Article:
Publicity materials from The Hellions pressbook (1962)
One of the most popular of all screen plot situations is the "shootout," that moment of drama in which hero and villain--or villains--blaze away at each other on the dusty street of a small range town. Now, along comes Columbia Pictures' "The Hellions," in Technirama and color by Technicolor at the .............Theatre, to move the shootout from the familiar frontier of the old southwest to the completely new, spectacular and exciting frontier of old South Africa.
South African lawmen, it would seem, had much the same problems with range-riding renegades as did the sheriffs and marshals of our own continent. "The Hellions" offers a considerable number of other similarities between their "west" and ours--an ingrained hatred for the barbed wire which is spoiling the range and endangering the lives of horses and humans, a citizenry reluctant to help out their local lawman whenever he has to go up against outlaw guns, and gunmen who kill, intimidate or torture for fun.
Richard Todd is cast as the police sergeant in the South African frontier town and a fine figure of a man he is, too. But when Lionel Jeffries rides into town with his four roistering sons and his deep hatred for the civilization which is growing up around him, Todd finds himself alone in his opposition. Jeffries goes after lovely Anne Aubrey, who plays the wife of a storekeeper brutalized by the renegade. The closing scenes of "The Hellions" are truly bullet-blasting.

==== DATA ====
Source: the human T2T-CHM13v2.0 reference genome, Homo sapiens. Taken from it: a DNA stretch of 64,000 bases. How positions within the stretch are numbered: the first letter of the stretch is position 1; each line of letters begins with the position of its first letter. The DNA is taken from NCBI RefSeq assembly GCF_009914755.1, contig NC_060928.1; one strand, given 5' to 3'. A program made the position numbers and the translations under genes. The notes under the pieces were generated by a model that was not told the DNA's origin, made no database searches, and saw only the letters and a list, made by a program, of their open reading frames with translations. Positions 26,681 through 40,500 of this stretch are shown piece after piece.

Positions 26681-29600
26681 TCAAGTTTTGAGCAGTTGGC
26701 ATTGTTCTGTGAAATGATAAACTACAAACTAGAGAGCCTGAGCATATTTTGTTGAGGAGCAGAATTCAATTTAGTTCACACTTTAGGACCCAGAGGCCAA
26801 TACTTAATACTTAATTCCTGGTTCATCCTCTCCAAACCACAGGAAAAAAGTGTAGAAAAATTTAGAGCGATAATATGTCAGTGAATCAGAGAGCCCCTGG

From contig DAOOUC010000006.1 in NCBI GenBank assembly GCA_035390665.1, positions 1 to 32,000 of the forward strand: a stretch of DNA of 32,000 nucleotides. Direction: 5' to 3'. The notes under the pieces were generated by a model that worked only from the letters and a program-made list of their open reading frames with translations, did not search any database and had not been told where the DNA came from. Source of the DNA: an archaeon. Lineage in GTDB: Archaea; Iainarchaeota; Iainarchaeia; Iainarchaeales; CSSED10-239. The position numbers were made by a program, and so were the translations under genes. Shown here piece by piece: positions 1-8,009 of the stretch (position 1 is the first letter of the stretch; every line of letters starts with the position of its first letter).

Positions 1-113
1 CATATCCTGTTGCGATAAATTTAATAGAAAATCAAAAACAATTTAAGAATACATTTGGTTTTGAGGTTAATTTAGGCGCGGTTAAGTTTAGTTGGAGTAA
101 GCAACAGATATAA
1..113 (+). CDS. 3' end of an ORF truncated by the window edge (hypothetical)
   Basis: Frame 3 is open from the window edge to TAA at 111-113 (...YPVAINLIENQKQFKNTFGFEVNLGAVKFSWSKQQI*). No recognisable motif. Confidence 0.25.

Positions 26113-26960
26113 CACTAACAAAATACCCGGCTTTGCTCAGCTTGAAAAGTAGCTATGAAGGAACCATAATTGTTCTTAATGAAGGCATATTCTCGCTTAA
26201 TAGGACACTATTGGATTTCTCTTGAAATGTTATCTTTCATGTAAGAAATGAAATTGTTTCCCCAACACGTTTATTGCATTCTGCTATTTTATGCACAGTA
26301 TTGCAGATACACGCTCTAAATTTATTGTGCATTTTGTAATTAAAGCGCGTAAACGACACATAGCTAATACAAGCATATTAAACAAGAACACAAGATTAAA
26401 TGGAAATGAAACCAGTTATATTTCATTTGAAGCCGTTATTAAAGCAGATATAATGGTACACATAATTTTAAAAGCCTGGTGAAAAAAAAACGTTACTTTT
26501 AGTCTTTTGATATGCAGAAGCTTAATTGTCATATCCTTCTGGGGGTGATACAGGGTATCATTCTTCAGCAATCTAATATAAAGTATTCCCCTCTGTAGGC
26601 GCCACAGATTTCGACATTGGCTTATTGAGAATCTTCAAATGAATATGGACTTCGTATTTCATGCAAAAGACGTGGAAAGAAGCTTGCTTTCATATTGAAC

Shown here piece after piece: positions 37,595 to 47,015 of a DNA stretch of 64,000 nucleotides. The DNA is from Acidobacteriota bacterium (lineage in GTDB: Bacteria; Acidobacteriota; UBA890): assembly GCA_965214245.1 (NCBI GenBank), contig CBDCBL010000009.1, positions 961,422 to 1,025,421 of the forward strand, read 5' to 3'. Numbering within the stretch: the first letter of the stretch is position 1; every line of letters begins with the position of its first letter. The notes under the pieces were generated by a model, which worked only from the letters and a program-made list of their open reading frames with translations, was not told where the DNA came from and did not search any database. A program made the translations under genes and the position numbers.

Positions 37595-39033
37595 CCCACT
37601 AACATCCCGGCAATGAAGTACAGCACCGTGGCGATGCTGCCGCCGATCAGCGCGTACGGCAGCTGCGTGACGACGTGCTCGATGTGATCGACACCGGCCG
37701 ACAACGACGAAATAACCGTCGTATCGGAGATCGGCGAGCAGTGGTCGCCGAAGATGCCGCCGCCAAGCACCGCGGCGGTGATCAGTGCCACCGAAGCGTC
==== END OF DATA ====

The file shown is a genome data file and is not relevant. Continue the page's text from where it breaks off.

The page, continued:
"The Hellions" is based on a story by Harold Swanton who penned the screenplay with Patrick Kirwan and Harold Huth. Huth produced the film, and Ken Annakin directed. "The Hellions" is an Irving Allen/Jamie Uys film production for which Larry Adler composed the music.
An adventure drama set in pioneer South Africa, when life in its frontier communities closely resembled that of America's lawless west. Columbia Pictures' "The Hellions" opens ...............at the ..................... Theatre in Technirama and color by Technicolor. The new film stars Richard Todd as the lone lawman in a town terrorized by an outlaw band, and Anne Aubrey, Jamie Uys, Marty Wilde, James Booth, and Lionel Jeffries.
Jeffries soon to be seen with Kim Novak, Jack Lemmon and Fred Astaire in "The Notorious Landlady," in which he plays a hapless Scotland Yard sleuth, appears in "The Hellions" as the domineering leader of the renegade family. A man who hates barbed wire and lawmen, he rides into town with his trouble-making sons determined to rid the community of both. Todd, as the lone defender of law and order, is unable to obtain help until Jeffries makes a play for the wife of a storekeeper: the man, who had taken a beating from Jeffries earlier for selling barbed wire, joins Todd in the film's breathless final "shootout."
Players in "The Hellions" are said to be uniformly excellent, and there is a wealth of color and excitement in the unusual locale. Harold Swanton wrote the story on which the film is based, and the screenplay was written by Swanton, Patrick Kirwan and Harold Huth. Huth produced "The Hellions," an Irving Allen/Jamie Uys film production and Ken Annakin directed. Larry Adler composed the music.